Our legislative agenda reflected in the bills we passed promote a caring economy that makes Vermont more affordable for lower and middle income families, protects all Vermonters from various social and environmental impacts, and provides opportunities for economic growth. While we did not adopt the Governor's proposal for using one-time money to keep our education property taxes from increasing, the funding changes made by the legislature will hold the residential property tax rate increase to two cents in a sustainable way that avoids the need to find one-time money again next year. One-time money is just that. There’s no guarantee that it will be there next year, which just defers a tax increase. Instead, this year's one-time money will be used to pay for one-time expenses like fully funding our reserves and paying down the teachers' retirement fund obligation saving Vermont taxpayers $100M in future budgets. Our income tax changes will return $30M in extra tax revenue generated by the federal income tax changes back to Vermonters by lowering the income tax rates for everyone. Overall state spending increased less than 1 percent, significantly lower than the rate of inflation. Here are links to the details of the tax changes and to the budget.

Unfortunately, the Governor has stated that he plans to veto the budget as well as several other bills that address affordability and the health and welfare of Vermonters. The budget passed with a tri-partisan vote of 117 – 14. If he does carry out his veto promise, he will have to call the legislature back into session. There have been plenty of opportunities for the administration to engage with the legislature to work out a compromise, but that didn't happen. Now we are faced with the additional expense of an extended session.

Finally, I would like to make a correction. It was called to my attention that in my previous article about the minimum wage bill, I reference some total wage numbers that seemed to be based on different assumptions. The $15/hour total should have been $31,200 based on the same 40 hours/week and 52 weeks/year used for $10.50/hour.

As always, I can be reached by phone (802-233-5238) or by email (myantachka.dfa@gmail.com).

Legislative Report 5/2/2018 - A Case for Raising the Minimum Wage

We are now in the last weeks of the 2018 legislative session. Barring any surprise demands by the Governor or legislators, like the call for passing a taxing and regulating marijuana sales that occurred last week, we should be finished by mid-May. There are a number of important bills that we continue to deal with before we pass the budget and adjourn. One of these bills is the Minimum Wage bill (S.40), which was passed by the Senate and has been studied for several weeks by the House General, Housing & Military Affairs Committee.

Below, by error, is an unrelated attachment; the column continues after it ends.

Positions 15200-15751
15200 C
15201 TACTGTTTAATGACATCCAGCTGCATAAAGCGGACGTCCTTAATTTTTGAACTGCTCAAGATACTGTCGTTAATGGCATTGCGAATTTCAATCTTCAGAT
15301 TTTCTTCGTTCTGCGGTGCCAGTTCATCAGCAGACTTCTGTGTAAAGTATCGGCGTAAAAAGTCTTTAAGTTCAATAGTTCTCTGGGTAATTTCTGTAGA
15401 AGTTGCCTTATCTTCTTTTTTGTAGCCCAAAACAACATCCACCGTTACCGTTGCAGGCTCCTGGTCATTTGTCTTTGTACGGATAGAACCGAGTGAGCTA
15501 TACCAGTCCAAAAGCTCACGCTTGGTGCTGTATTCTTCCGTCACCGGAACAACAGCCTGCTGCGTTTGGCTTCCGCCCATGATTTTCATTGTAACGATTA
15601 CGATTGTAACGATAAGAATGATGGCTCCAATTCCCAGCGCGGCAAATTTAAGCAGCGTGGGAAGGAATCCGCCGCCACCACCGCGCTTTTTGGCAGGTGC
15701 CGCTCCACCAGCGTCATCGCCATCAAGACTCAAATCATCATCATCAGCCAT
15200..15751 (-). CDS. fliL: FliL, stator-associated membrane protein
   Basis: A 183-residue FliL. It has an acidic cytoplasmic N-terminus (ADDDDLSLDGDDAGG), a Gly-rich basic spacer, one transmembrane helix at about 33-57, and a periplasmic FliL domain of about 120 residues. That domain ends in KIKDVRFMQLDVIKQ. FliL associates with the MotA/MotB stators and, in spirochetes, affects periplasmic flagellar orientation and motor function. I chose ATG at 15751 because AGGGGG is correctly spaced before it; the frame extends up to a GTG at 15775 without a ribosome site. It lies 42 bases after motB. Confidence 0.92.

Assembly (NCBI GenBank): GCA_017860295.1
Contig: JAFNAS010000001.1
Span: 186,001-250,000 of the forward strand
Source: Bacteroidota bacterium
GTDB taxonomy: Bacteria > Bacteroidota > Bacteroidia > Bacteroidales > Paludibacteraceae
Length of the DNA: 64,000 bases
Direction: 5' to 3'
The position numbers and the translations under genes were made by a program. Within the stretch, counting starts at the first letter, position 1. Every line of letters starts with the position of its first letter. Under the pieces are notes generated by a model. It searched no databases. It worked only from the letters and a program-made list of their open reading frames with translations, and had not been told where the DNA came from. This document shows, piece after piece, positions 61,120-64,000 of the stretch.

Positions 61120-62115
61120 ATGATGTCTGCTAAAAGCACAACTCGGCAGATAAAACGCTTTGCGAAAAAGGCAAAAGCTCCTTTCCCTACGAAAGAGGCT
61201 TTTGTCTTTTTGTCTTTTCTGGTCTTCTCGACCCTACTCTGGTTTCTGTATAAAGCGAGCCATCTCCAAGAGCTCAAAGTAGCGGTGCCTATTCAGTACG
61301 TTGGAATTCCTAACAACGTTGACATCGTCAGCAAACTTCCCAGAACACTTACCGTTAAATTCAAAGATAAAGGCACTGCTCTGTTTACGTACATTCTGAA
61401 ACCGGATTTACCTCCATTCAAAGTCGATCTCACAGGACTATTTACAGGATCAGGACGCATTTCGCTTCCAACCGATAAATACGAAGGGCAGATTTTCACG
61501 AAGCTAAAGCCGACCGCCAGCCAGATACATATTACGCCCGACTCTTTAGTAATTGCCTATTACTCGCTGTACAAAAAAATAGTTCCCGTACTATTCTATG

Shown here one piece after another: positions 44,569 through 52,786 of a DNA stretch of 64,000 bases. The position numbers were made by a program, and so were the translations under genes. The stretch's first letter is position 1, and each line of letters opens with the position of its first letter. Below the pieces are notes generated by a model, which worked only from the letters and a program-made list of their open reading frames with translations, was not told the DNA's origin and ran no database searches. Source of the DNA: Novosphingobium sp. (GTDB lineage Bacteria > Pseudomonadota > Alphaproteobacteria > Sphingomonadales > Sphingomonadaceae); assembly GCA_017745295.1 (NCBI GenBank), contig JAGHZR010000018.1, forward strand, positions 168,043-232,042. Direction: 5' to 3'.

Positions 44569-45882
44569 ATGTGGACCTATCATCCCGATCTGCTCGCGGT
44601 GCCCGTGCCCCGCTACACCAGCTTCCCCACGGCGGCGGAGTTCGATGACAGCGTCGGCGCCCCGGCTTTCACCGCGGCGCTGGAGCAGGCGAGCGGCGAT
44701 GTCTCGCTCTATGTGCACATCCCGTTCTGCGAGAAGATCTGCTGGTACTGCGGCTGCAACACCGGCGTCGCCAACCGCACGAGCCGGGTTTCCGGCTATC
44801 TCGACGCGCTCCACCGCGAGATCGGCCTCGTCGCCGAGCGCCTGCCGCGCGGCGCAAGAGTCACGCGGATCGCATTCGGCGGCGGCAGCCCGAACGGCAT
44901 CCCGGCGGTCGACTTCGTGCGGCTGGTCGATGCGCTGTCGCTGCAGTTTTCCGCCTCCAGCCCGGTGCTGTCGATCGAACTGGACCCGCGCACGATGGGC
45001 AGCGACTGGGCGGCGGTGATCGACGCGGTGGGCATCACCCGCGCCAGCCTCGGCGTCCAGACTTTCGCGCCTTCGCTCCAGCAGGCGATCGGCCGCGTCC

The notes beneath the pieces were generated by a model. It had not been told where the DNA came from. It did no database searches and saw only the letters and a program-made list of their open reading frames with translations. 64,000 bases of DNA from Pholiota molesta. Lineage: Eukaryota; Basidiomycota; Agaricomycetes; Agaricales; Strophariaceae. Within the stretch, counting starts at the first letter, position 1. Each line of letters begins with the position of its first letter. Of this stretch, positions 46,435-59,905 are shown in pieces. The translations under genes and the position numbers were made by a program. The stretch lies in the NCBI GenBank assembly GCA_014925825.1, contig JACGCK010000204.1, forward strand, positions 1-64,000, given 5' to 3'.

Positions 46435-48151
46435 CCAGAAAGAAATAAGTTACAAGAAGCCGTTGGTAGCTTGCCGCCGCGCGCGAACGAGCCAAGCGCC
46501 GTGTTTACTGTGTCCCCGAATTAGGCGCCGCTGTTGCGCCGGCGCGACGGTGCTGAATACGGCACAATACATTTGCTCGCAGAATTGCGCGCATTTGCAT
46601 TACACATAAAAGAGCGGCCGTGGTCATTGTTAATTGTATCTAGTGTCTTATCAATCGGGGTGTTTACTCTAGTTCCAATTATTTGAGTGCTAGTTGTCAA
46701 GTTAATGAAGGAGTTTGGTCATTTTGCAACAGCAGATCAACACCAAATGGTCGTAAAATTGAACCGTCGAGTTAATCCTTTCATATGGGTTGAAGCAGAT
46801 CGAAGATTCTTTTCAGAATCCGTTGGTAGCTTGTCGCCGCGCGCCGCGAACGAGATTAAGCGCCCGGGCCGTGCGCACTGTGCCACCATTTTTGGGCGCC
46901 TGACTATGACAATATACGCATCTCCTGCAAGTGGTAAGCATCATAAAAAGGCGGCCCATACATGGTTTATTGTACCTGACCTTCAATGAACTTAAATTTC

The current Vermont minimum wage is $10.50/hour which became effective on January 1, 2018. The bill under consideration would continue increasing the minimum wage to $15/hour by 2024, about a 75 cent increase per year on average, starting at 60 cents in 2019. The minimum wage exemptions would remain the same, including for students under age 18, agricultural workers, nannies/babysitters, newspaper deliverers, and employees of nonprofits that receive state funds. The bill would also adjust state child care subsidies to account for the minimum wage increases in order to maintain those benefits for low wage workers with children.

So, why do we need to keep raising the minimum wage since Vermont has one of the highest minimum wages in the northeast? The simple answer is that for a large number of people, it is simply not enough to live on. Governor Scott has talked repeatedly about making Vermont more affordable and protecting the most vulnerable. For the approximately 25,000 Vermonters who work one or more minimum wage jobs, it is still too hard to pay for the basic necessities of supporting their families. For single parents making minimum wage, there are repercussions for their children as well. According to the Economic Policy Institute (EPI) of all minimum wage earners in Vermont, 62% work full time, 88% are at least 20 years old with an average age of 38, 56% are women, and 22% have children. On average, those with families earn 55% of their family's total income. A person working 40 hours per week at the current minimum wage makes about $21,840/year, slightly above the federal poverty level for a three person family. However, according to the EPI study, a modest but adequate standard of living in Vermont for one adult without children costs about $32,000/ year, including housing, food, transportation, taxes and health care. With children, necessitating child care, the costs are even higher. At $15/hour, the 2024 target, a full-time minimum wage job would pay $31,200*, which would no longer be a poverty-level wage.